“Where we and the PA are most focused is on the education and support elements of the program and making sure those elements are as strong as they can be,” Daly said.” And that’s where we are working on bolstering. That process carries with it a number of aspects, including, among other things: when, how and what we test for and what we use those tests for.

“But I’m not really in a position to get into more detail than that other than to say that recent events have caused us and the PA to focus on the issues and to see if there may be more effective ways to address them and/or to prevent them altogether.”

Failure can be used as an educational tool.

“I have a lot of experience in that field of what not to do,” said former NHL player Brantt Myhres, who was once banned by the league for numerous violations of the substance-abuse policy.


McGrattan, Myhres and Fedoruk — now clean and sober — have shared their stories with the media and will continue to do so with current NHL players.

“I’ve been like a 7/11 when it comes to talking,” Myhres said. “Always open. Not only for ex-players, but anybody.”

These are the men whose openness could help make a difference, considering the league can’t always be forthcoming. Privacy rules, concerns for the league’s image and legal issues — such as the Derek Boogaard case — can inhibit dialogue.

Boogaard died from what was ruled to be an accidental drug and alcohol overdose while recovering from a concussion at age 28. A posthumous examination of his brain showed that he had suffered from chronic traumatic encephalopathy.


In 2013, his family filed suit against the NHL, claiming that indiscriminate prescriptions for painkillers issued to Boogaard by Minnesota Wild and Rangers team physicians had led to his addiction. They also claimed that administrators of the substance-abuse program Boogaard attended knew he violated rules many times — including a series of failed drug tests in his final months — yet never disciplined or suspended him, as program rules dictate.

When Boogaard died in 2011, Myhres said he had sent proposals to the NHL and the NHLPA, aiming to create an in-house resource for players and coaching staffs.

He didn’t get traction until this summer. The NHLPA signaled an interest, but Kings General Manager Dean Lombardi made the move to hire him, creating a job focused on player assistance. Myhres joined the organization just before rookie camp and the team made his hiring official last week.

Myhres could be the ultimate detector of deceit. In an interview with The Times, he noted that “there’s nothing that these players can say to me that I haven’t done 100 times over.”


In John Branch’s book about Boogaard, “Boy on Ice,” Myhres talked about using hockey tickets to make friends with specimen collectors so they would not follow him to the restroom. He figured out how to store clean urine and how to make sure it was the right temperature before testers collected it.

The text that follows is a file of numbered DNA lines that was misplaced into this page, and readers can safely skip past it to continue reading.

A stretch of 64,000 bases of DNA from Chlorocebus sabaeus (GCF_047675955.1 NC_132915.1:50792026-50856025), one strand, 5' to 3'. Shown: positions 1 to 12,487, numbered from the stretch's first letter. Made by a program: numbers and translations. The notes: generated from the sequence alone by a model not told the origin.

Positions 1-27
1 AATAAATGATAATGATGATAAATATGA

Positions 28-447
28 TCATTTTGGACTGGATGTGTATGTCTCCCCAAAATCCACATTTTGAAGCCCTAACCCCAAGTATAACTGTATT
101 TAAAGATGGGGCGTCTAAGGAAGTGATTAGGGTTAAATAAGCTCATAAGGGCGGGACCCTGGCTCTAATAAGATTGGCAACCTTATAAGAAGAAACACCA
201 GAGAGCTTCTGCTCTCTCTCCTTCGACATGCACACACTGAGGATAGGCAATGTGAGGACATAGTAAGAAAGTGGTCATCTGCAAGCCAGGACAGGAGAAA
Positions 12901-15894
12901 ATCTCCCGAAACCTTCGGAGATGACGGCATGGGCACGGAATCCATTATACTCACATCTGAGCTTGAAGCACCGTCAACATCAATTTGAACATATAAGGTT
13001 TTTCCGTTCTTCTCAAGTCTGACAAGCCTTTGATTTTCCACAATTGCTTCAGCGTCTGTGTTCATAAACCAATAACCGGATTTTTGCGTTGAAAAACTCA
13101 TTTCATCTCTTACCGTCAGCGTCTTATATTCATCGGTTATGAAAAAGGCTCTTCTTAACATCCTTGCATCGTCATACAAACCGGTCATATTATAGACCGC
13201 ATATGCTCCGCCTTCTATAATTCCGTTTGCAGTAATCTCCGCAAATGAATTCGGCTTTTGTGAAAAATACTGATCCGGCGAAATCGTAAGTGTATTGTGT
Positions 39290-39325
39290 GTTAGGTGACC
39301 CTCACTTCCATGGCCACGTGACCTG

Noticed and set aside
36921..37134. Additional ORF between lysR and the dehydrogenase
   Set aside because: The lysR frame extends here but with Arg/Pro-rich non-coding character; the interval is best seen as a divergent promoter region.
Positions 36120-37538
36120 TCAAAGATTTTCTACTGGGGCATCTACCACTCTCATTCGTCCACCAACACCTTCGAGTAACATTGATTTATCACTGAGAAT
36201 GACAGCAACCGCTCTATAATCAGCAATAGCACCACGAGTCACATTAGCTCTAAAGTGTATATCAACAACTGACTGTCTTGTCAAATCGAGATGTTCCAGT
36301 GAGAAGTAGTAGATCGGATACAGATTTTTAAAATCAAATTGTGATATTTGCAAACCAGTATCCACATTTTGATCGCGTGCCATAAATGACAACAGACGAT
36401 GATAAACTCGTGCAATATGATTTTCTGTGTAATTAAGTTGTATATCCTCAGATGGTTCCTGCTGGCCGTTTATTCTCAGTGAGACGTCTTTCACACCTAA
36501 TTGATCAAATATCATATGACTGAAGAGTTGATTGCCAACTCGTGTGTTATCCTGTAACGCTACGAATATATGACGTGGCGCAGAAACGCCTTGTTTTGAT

“He would have cups of piss under his sink,” Fedoruk said. “That’s like an urban legend in the NHL.”

Only this one was true.

“He hurt a lot of people, a lot of organizations that were out to help him,” Fedoruk said of Myhres. “I’m sure they’re glad he’s doing what he is doing. That’s what is going to help him. That’s what I want to do. Get the message out [that] there’s a place to get help.”


As far as McGrattan and Fedoruk are concerned, every team should have a resource such as Myhres available. McGrattan noted that two of his former teammates, Rich Clune and Jordin Tootoo, are examples of those who also could give back after going through rehabilitation.

“I’m definitely an advocate for more,” Fedoruk said. “I think it’s a great thing that Brantt is doing. The hockey culture is going to tend to be one of coaches/management and players. There’s that disconnect and it will always be there.

“He is working for the organization on the players’ behalf. That’s still a hard thing to get around. The hockey community is an extremely tight group. There’s still that element of, ‘Keep your secrets, boys.’”

The summer of Richards and Stoll has provoked difficult questions within the Kings organization. Were there signs that were missed?


“You become almost masterful living a couple of lives, two, three lives,” Fedoruk said, speaking about his experiences. “All you’ve got to do is show up, put in some good work and don’t mess up too much at practice.”

Because of the confidential nature of the program, it isn’t always known to the team when a player enters it, especially in the summer. McGrattan said that he was once afraid of others finding out that he went into the program.

“Before,” he said, “I would have said, ‘I hope the team doesn’t find out.’ They’ll use it against you. That was before. Now I think everybody is more open-minded about it. With any guy going in now, I probably wouldn’t have a problem with any team finding out a player is going in for treatment.

“I think we can pave the way for other guys who have off-ice, alcohol, drug issues. ... It’s a lot easier for them to relate to us. If they want to go into the program or before anything happens, it’s easier for them to talk to anybody else.


“It’s an insurance policy to have guys available to keep guys in line or if a guy is struggling. There should be a guy in that position on every team.”